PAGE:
November 30, 2023

Highland-Laundry

Through Education Matters

Are You Making Mistakes as an Educator? Let’s Find Out 

K-12 Educator and Teaching Effectiveness | RAND

Communicating clear expectations and classroom policies at the beginning of the school year is crucial for effective class management. Vague policies can lead to confusion and frustration for both students and parents throughout the year.

It’s also important for educators to be aware of common mistakes they might make with their management skills. Some of these mistakes could have negative consequences for student’s education. For example, micromanaging can stifle creativity and discourage independent thinking, while being too permissive can lead to a lack of structure and discipline in the classroom. It’s important for educators to strike a balance and adjust their management style based on the needs of their students.

Not Being Clear About Communication Expectations

Educators have the important responsibility of setting expectations for their students on the first day of school. This includes reviewing classroom procedures and rules, as well as discussing consequences for any infractions. Additionally, the first week of school is a crucial time for building a sense of community within the classroom. Why not do both at the same time? A great way to achieve both goals at once is to involve the students themselves in the process. By asking questions and allowing the children to voice their opinions on expected behavior and consequences, educators may be pleasantly surprised at the reasonableness of their responses. In fact, children want clear boundaries as it helps all to feel safe in their learning environment.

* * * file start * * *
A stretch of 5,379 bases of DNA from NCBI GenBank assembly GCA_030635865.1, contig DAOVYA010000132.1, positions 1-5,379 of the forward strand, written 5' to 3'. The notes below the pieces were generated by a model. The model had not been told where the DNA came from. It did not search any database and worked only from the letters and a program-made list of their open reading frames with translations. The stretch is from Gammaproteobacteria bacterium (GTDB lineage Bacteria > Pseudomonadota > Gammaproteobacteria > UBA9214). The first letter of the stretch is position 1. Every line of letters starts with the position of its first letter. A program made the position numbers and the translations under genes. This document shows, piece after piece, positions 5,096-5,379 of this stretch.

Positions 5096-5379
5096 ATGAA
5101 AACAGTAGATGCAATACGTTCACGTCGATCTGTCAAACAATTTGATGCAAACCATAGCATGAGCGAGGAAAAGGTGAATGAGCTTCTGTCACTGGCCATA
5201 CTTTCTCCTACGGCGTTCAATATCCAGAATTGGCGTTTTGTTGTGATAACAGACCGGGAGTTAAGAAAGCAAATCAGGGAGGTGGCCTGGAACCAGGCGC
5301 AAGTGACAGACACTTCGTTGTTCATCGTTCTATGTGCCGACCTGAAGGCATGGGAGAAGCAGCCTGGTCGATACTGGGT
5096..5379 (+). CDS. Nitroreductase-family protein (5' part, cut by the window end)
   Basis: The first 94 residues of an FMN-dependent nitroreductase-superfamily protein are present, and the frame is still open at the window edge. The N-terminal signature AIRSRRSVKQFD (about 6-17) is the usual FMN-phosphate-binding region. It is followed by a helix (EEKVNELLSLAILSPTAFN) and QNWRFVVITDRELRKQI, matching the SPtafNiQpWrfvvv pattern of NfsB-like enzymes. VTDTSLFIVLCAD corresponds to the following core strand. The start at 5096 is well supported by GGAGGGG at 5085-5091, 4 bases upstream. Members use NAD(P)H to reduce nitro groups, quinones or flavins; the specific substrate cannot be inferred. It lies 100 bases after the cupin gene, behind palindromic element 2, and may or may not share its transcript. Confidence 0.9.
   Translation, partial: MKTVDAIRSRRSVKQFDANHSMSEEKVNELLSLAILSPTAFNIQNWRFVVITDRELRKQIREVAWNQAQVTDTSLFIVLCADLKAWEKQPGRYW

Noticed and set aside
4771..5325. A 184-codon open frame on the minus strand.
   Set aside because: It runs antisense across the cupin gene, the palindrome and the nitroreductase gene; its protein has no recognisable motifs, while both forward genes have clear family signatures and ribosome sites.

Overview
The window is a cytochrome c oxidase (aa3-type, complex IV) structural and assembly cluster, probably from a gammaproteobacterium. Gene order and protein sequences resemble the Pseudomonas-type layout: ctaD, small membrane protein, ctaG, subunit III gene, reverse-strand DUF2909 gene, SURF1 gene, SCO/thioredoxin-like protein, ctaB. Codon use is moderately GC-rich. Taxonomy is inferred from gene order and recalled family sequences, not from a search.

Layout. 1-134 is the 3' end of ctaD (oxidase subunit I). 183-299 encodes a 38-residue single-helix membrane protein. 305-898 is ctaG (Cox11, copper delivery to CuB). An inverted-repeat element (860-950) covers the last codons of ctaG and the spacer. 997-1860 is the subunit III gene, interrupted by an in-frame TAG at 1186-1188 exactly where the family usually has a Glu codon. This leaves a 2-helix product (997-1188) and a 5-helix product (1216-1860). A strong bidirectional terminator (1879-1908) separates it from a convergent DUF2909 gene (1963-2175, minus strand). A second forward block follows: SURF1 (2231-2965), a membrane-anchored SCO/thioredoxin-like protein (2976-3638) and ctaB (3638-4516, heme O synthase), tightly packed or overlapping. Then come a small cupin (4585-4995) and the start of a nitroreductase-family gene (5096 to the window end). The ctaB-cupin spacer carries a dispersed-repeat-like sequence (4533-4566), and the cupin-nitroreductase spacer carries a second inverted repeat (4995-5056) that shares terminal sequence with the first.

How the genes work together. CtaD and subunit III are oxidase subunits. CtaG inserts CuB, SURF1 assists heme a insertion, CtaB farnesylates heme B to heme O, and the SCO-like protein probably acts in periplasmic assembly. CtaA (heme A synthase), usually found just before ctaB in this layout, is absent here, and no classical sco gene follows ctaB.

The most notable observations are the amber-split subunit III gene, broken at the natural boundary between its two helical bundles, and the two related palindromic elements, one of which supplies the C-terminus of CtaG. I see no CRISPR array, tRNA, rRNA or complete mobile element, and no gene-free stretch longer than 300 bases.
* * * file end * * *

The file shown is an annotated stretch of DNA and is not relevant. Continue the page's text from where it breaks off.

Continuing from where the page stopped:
Inconsistency

Consistency is key when it comes to maintaining an equitable and positive learning environment. Students are very observant and will notice if there is any favoritism or inconsistency in the way discipline is meted out. This can lead to feelings of resentment and a lack of respect for the teacher, which can ultimately undermine the learning process.

As an educator, it’s important to establish clear expectations and consequences for behavior from the outset, and to apply them consistently and fairly. This helps to create a sense of structure and predictability in the classroom, which can help students feel safe and secure. When students feel secure, they’re more likely to engage in learning and take risks, which can lead to important breakthroughs and growth.

Empathy

In addition to consistency, it’s also important to be empathetic and understanding when it comes to discipline. Students are human beings with complex emotions and motivations, and it’s important to take the time to understand why a particular behavior occurred and to respond appropriately. This can help to build trust and rapport with students, which can ultimately lead to a more positive and productive learning environment.

Going Big Too Soon